Is London’s cockney accent ‘brown bread’?
The cockney accent. Famous for making millions laugh with the infamous Trotter clan as well as being the native tongue for on-screen gangsters like Phil Mitchel and Danny Dyer. The unmistakable accent is now regarded as a national treasure, a part of Britain’s heritage that plays an integral role in molding the unique identity of our capital city… but is it time at the bar for London’s trademark sound?
In a time, long before Peggy Mitchel was slinging punters out of her pub and Del-Boy Trotter was flogging his dodgy gear from Nelson Mandela House, the cockney accent was ridiculed for being the accent of the pauper. Only the poorest members of society uttered the impoverished cockney accent and the undeniable vocabulary that came with it. Despite the prestige and glamour that is so often associated with the cockney speech in today’s society, it was once seen as a burden to end a conversation with the utterance “alright son, be lucky”.
Some would suggest that the cockney accent is a thing of the past. With immigration into England’s capital city reaching an all-time high in recent years and the expansion of Multi-Cultural London English (MLE), it would seem as though the cockney accent is “brown-bread”.
The most obvious signs of a diminishing cockney accent is the virtual disappearance of cockney rhyming slang. There was a point in history when each pub in the East-End had a couple of ‘geezers’ sat at the bar having a few ‘Britney Spears’ discussing their ‘Shaun Goaters’… the later meaning motors, as I’m reliably informed.
But this trademark speech has decayed in recent times and the distinctive dialog is far less commonplace across the city of London. Why is this? Well originally, cockney rhyming slang was created by market traders so that they could talk ‘business’ without police officers being able to understand what exactly that ‘business’ entailed. Not that there was anything wrong with what they were doing… Obviously.
But as consumerism boomed in England’s capital and big retail businesses prospered, London’s markets, from Brick Lane to Maltby Street, took a devastating hit and consequently, so did rhyming slang.
One of the most influential factors contributing to the decline of the cockney accent is the rapid growth of MLE.
One of London’s many beauties is that it is one of the biggest cultural mixing pots in the world and as a result, the cockney twang has been blended with the Afro-Caribbean accent over multiple generations of mass migration. The result is a rhythmic widespread accent known as Multicultural London English (MLE) or “Ja-Faken”.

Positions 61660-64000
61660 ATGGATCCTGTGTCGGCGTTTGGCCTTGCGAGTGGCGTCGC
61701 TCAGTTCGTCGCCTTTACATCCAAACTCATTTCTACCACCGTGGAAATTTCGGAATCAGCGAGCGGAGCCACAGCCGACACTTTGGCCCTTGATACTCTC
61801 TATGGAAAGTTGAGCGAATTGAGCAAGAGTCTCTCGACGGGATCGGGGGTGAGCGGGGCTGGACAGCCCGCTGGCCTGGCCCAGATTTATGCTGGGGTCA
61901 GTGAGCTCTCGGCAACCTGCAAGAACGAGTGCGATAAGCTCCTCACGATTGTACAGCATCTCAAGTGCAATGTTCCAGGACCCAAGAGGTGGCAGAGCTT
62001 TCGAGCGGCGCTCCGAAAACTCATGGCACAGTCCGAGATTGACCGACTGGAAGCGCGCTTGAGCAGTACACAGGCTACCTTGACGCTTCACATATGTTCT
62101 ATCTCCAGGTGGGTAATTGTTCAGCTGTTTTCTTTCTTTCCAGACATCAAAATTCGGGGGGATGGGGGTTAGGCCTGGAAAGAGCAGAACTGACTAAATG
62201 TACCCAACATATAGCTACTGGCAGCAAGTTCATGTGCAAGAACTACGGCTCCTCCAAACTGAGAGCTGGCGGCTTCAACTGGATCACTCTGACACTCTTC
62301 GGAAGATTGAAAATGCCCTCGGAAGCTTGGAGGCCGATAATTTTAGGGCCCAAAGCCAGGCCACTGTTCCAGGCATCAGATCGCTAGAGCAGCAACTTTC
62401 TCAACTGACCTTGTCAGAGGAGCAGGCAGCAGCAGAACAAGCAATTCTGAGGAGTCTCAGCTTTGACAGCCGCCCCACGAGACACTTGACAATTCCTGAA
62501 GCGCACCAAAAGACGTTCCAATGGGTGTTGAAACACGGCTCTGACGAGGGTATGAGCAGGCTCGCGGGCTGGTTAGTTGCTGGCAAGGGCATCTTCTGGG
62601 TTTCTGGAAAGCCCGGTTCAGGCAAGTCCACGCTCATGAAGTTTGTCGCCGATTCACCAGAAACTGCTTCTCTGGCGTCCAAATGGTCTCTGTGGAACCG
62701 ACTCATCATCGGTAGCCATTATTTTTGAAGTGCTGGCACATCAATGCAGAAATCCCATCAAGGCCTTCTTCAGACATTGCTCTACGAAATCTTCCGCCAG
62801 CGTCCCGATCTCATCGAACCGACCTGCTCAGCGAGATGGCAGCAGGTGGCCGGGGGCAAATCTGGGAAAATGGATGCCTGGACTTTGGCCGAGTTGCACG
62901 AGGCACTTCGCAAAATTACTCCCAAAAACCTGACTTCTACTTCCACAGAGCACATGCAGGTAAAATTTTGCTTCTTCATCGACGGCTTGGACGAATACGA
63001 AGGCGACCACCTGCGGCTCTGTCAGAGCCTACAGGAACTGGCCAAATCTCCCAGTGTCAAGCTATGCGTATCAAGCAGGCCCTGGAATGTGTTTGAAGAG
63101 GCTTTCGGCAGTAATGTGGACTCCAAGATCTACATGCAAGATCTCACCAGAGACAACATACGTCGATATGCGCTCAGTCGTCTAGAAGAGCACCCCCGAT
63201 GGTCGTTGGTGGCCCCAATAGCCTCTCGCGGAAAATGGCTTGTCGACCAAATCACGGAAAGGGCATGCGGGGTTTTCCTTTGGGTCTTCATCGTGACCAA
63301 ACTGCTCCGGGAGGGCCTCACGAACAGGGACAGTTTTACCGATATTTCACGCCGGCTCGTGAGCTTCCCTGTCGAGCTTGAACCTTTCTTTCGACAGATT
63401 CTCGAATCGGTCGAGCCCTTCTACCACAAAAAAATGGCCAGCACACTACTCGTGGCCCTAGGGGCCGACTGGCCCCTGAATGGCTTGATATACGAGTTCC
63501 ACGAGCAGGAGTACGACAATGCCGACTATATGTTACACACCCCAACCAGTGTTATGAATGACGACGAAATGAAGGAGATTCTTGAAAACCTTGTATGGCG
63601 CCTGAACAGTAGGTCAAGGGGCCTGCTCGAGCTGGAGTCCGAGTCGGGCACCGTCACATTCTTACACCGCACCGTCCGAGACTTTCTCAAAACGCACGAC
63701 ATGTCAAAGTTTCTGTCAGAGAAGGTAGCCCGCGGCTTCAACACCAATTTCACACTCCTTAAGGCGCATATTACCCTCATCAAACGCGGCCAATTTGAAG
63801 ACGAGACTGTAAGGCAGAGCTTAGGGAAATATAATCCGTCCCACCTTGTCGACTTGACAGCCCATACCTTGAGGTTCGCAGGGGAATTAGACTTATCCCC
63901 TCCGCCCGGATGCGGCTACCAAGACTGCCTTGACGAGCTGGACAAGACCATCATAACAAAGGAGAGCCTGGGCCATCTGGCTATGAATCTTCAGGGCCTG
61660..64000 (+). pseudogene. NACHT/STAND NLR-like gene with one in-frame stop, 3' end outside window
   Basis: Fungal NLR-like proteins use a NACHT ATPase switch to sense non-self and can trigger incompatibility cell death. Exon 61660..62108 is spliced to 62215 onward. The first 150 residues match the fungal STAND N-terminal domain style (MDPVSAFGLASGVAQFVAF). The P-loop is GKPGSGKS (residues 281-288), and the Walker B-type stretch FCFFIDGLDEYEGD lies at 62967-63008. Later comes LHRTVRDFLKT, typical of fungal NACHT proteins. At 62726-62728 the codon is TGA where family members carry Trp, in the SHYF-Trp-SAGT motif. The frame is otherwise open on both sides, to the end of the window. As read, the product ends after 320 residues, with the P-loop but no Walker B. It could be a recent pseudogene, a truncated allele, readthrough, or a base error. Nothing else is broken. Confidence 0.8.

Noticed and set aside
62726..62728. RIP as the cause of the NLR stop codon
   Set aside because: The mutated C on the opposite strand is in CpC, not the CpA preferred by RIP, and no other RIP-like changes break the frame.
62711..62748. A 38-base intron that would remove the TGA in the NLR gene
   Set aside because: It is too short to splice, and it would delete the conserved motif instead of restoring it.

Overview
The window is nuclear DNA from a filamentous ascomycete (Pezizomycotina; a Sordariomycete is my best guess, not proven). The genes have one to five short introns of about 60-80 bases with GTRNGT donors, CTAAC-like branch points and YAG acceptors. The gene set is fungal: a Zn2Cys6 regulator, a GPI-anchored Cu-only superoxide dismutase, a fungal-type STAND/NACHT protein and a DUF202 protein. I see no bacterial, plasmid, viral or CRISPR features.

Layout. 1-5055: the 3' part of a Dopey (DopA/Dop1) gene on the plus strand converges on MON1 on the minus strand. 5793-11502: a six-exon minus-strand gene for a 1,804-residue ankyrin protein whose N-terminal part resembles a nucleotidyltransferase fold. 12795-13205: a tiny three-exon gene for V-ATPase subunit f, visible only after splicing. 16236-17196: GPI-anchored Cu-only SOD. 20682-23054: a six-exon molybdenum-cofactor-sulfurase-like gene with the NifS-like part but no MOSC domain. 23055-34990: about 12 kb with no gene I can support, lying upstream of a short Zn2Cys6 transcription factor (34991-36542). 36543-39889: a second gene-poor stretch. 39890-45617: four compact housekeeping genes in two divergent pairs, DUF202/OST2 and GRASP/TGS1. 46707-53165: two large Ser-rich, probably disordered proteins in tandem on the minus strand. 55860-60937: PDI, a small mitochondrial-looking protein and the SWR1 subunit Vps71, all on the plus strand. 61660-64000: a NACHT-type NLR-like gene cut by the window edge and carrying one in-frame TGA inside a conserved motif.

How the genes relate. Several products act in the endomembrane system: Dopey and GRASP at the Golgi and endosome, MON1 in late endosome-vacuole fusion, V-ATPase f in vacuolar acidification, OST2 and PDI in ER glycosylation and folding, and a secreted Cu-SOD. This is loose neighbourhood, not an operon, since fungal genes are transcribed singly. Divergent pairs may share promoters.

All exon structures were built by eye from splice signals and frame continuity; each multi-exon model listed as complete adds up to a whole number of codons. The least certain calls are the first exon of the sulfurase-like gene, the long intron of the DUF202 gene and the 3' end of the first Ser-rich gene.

Although MLE is the offspring of London’s traditional cockney accent, there are a lot of distinct differences between the two. The pronunciation of the word ‘choice’ in a cockney accent, means the vowel sound will shift towards an “oy” forming ‘choice’ whereas, in an MLE accent, the O-sound becomes more monophthong with elements of a southern American accent, sharpening and quickening of the “oy” sound.
But, it is important to note that Multicultural London English does not reverse Cockney trends. The words ‘goose,’ ‘food’ and ‘you,’ in a cockney accent, is pronounced with a central or frontal vowel (the ‘oo’ sound being dominant). Not only does MLE conform to this forward shift, it actually seems to push this vowel further forward than other types of the cockney accents in some circumstances resulting in a prolonged stress of the double vowel “Fooood”
So is the cockney accent on its way out? Not at all. Although research suggests that the dialect will disappear from London’s streets within a generation, it will survive in the Home Counties, particularly in Hertfordshire and along the East End corridor to Essex. If you listen closely you can hear this change happening already. Teenagers in Essex sounding more and more like Barbra Windsor and Danny Dyer, their East Anglian neighbors in Suffolk and Norfolk are delighted, I’m sure.
Part of the reason for the cockney migration is the attraction of the countryside. Having lived in the concrete jungle of London for years, the appeal of some grass and a tree or two is too much to resist for a lot of older cockneys. So the result is a move to the picturesque landscapes of Southend-On-Sea or maybe even Hemel Hempstead if they’re really lucky…
House prices in London have also played a big role in influencing the change. Anyone born within the sound of Bow Bells would have to fork out a million pounds or more to buy a family house if they wanted to stay inside the old Cockney boundary.
So is the globally recognized accent on its way out? Well it’s no secret that the cockney accent was far more dominant in London forty years ago. But, this does not mean it has disappeared, nor does it mean that the accent is destined for a place next to BlackBerry mobile phones, cheque books and the Yellow Pages as a thing of the past. The accent that is now engrained as one of Britain’s most famous linguistic features has simply relocated and the fundamental characteristics it carries with it, those of humour, innovation and pride have moved along with it.